• 23.7% stated that information improved quality of life for patient/family
    • 12.4% stated that information would impact choice of diagnostic test
  • 11. Physician Assistants and Information Needs for Clinical Decision-Making
    • Current Study
    • 123 critical access hospitals (CAHs)- Washington, Alaska, Montana, and Idaho
    • Definition of rural- CAHs- 25 beds or less
    • 100 CAH facilitators attempted to distribute surveys
    • 50 final participating CAHs- 852 total practitioners
    • 661 Physicians
    • 109 PAs
    • 82 NPs
  • 12. Physician Assistants and Information Needs for Clinical Decision-Making Preliminary Survey Outcomes
    • Response rate 25% - 213 useable surveys overall
    • 125 Physicians (M.D.) (60.1%)
    • 22 Physicians (D.O.) (10.6%)
    • 37 Physician Assistants (17.8%)
    • 24 Nurse Practitioners (11.5%)
    • All respondents searched for information themselves
    • 56.8% of PAs needed information for a patient
    • 86.5% of PAs needed drug information
    • 100% of PAs chose direct patient care as a reason for needing information
    • 91.7% stated that the information impacted advice given to patient
  • 13. Physician Assistants and Information Needs for Clinical Decision-Making Preliminary Survey Outcomes- continued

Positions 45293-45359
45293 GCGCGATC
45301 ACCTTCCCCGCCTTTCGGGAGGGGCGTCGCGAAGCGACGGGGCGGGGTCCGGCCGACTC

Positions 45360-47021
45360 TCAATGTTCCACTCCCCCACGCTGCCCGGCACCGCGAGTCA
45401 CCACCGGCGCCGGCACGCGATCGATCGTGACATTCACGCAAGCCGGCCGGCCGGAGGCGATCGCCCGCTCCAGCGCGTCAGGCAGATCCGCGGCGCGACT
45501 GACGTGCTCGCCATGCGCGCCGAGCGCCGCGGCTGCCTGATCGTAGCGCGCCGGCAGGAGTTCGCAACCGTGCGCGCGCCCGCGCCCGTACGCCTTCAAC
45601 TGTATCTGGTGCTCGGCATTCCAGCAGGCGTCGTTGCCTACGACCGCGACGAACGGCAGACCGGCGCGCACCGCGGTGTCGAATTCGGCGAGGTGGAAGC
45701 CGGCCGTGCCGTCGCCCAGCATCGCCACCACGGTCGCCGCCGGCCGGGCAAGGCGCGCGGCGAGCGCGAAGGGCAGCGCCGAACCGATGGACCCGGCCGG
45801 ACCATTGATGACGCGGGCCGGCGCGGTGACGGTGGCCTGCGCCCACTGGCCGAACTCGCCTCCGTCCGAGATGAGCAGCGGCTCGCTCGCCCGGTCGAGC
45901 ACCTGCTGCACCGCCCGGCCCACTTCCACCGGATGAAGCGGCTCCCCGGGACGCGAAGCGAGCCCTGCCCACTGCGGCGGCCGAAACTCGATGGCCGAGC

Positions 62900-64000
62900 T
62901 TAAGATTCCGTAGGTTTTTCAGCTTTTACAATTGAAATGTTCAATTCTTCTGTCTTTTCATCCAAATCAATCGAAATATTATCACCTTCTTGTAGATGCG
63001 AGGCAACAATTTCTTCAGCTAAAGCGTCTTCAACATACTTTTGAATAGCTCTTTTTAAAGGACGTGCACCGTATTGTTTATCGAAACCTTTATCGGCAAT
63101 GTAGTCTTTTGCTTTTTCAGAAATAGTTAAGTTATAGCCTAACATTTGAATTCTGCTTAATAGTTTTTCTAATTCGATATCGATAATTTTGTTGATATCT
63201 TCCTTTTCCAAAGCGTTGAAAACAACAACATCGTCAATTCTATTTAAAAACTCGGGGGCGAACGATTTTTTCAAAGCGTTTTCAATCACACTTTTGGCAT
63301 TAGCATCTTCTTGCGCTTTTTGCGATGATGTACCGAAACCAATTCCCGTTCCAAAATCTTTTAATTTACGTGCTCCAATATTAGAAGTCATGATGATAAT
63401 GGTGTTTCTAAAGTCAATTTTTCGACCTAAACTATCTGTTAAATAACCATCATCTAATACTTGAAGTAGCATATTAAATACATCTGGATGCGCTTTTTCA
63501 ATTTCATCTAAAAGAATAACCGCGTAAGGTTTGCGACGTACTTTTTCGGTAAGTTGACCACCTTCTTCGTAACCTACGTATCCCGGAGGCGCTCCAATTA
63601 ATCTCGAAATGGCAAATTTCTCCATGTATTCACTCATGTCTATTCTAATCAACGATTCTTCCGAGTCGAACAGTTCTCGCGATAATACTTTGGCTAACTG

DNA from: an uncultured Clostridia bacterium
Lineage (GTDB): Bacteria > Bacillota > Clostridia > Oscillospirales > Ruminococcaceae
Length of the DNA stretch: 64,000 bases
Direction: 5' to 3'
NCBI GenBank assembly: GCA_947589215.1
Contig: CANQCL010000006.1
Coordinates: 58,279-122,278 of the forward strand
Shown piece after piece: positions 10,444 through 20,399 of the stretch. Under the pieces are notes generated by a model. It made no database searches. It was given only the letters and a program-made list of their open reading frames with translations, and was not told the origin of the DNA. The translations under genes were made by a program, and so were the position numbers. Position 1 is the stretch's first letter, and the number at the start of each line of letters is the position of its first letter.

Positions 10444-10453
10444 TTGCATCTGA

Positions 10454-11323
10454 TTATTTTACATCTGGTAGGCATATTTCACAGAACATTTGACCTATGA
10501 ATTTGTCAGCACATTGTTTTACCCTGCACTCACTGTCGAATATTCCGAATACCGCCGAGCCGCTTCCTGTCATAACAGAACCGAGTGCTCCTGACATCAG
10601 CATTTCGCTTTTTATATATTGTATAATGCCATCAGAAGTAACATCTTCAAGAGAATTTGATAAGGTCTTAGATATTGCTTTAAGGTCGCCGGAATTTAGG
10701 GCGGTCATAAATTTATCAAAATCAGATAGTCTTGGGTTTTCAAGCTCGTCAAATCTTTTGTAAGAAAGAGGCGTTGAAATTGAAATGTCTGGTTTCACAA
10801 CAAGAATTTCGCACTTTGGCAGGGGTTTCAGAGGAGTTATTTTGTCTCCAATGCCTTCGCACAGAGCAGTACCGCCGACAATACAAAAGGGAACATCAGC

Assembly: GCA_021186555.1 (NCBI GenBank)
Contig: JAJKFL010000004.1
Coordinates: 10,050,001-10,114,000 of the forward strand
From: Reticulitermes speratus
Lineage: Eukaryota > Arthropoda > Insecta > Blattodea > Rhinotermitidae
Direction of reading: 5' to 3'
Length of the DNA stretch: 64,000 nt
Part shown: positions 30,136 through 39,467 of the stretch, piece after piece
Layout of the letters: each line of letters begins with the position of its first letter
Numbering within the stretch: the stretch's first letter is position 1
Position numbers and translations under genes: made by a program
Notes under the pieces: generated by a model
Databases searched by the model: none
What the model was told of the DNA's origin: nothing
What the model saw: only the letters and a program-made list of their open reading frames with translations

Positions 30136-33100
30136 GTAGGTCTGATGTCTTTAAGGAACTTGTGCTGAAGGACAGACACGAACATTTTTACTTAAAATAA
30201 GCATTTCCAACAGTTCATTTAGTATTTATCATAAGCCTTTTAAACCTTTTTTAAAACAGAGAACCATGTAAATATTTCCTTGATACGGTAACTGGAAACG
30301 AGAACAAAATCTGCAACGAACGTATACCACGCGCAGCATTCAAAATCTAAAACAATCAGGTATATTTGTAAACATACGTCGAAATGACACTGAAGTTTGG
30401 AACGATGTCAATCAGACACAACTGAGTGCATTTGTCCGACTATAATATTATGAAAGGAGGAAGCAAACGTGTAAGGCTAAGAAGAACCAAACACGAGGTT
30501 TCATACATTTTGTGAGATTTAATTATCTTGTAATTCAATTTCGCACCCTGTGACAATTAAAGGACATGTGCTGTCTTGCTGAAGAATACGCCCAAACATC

• 59.5% stated that the information avoided patient misunderstanding of disease
    • 69.4% stated that information avoided additional tests or procedures
    • 70.3% chose print books as their most used resource
    • 54.1% tie between UpToDate ® and print journals, as a resource
    • 86.5% accessed the information from their offices
    • 35.1% accessed the information from a mobile device
    • 54.1% felt completely successful in their search for information
    • 48.6% took less than 10 minutes, 35.1% 10 to 30 minutes to search
    • 55.9% want more access to online journal databases
    • 52.9% want more access to e-books
    • 52.9% want more CME
    • 50% stated access to patient education materials would be helpful to their practice
  • 14. Physician Assistants and Information Needs for Clinical Decision-Making
    • Preliminary findings re: patient education suggest:
    • Rural PAs want to be able to access EB information for patient care
    • They desire to be lifelong learners
    • They want clinical information to be available online
    • They use and share new knowledge with their patients and families
    • They are interested in having more resources for patient education